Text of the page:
Field Notes, Summer of 2017 in Siberia

During this summer I spent as much time as it was possible in Siberia. I brought notes from there, that I now offer to your attention. I hope to work on the photographs that I took; some of my best shots were taken there this year.

Without further ado, Stenography of the Itinerary on the Academia.edu.

“Suddenly (and I have to fly tomorrow) I am not excited to go to “the field,” which is also “home.” The distance is never a stable measure. The distance grows. With time, it deepens. I am clinging to things: a kerchief that I have not been wearing for months, I definitely need to take it with me. All the colorful pens. All these books I have not finished. The pages of handwriting I did not have time to type; I am spending the last day before the departure trying to determine what I might be missing the next day. A futile wonder. I will miss nothing in particular and everything at once, but I probably will also be too occupied with what immediately arises in my sight to ponder over anything that I have left.

My phone is suddenly broken, of all things–my phone, which prosthetic qualities are never as evident as they are now, when it is not “here,” out of order. I suspect that I inhabit the screen: Evernote, messengers, colorful icons of familiar apps–icons and anchors of familiarity itself. To go without the phone, a false body member, is to be derived of the instrument, of techne, of the possibility of art, which is only available through technology. To have a new phone on the eve of flying from one country of another is more like changing planets. Now I will have to spend at least two hours and likely more recalling all the passwords that open myself to myself.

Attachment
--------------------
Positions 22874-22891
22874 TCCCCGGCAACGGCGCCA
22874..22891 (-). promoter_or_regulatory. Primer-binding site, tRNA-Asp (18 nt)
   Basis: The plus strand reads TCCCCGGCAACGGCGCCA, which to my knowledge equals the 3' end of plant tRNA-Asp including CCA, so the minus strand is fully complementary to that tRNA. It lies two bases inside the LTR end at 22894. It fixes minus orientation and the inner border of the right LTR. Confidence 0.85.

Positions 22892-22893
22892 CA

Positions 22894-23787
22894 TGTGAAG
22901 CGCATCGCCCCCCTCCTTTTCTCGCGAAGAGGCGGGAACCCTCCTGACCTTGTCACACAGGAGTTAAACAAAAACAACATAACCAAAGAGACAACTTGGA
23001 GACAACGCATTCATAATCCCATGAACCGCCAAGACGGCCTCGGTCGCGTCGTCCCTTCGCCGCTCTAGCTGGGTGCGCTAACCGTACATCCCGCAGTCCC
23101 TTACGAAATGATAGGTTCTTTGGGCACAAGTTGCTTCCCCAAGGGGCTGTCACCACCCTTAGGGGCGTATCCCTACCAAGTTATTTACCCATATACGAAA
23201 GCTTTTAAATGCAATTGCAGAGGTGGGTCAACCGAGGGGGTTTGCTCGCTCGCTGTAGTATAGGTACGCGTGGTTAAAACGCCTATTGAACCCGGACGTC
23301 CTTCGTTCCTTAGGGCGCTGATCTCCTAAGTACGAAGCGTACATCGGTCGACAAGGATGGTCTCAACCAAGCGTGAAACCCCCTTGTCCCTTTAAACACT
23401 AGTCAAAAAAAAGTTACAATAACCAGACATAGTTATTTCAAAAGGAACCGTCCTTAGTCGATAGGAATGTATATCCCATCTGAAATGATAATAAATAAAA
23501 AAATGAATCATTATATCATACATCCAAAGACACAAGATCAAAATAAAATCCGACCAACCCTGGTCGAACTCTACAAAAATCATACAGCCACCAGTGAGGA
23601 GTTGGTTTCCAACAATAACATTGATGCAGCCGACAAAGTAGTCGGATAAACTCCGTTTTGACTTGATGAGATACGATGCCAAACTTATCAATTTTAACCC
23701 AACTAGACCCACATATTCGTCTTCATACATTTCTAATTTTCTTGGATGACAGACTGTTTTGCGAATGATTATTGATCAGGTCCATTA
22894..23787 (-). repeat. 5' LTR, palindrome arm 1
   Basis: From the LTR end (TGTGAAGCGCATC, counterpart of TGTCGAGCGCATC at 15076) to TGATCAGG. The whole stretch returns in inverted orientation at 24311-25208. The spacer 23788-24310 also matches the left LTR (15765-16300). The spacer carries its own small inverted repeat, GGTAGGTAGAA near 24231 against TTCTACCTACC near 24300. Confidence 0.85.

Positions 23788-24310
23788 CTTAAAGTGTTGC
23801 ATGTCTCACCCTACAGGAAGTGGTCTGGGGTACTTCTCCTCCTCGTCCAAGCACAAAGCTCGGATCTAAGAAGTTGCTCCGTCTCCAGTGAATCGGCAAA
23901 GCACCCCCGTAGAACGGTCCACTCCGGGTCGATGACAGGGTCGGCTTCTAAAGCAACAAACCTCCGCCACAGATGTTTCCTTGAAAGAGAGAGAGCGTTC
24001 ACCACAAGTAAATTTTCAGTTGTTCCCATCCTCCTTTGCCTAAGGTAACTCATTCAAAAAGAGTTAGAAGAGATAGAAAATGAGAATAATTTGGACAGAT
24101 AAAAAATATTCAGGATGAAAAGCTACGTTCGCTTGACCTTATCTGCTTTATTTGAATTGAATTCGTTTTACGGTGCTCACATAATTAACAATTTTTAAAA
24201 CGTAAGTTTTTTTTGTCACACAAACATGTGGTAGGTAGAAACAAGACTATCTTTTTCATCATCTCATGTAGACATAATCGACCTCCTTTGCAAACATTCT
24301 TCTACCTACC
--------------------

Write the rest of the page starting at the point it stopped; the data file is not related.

Derrida doubtlessly did not anticipate the development of technology which by a peculiar twist favors writing–for the first time in human history writing seems ubiquitous, everyone is writing, it is not going to last long, I think, when the advance of video will take over. Derrida issues old-fashionable laments on the death of love letters (as a genre) that he predicts tirelessly in his own love letters–little did he know. He would have been thrilled by sexting.

Itineraries deprive one of that little sense of home which one might possibly have after having moved from one hemisphere to the other. Every travel is a little bit of death, death foreshadowed, half-disclosed, hinted, promised–a rehearsal of how you’ll leave everything at once on a certain day to come. The inevitability of it is monotonous: it is not the event itself but the inescapability of it which is gruesome. To think about all the orphaned objects you will leave, and of the facelessness, the indiscernibility of these objects.”

~

read the rest here: https://www.academia.edu/34156517/Stenography_of_the_Itinerary

Pink Girlhood (Stenography of the Itinerary 83)

Connection between the mother and the daughter is a special connection, full of warmth, hope, and care. In the pink room that Catherina created for her daughter with a rare, mellifluent name Evelina, all dreams should come true. Fairies, unicorns, barbies, princesses, and all the inhabitants of the world of wonder, world of fairy tales, would witness the growth and development of the happy Evelina’s life.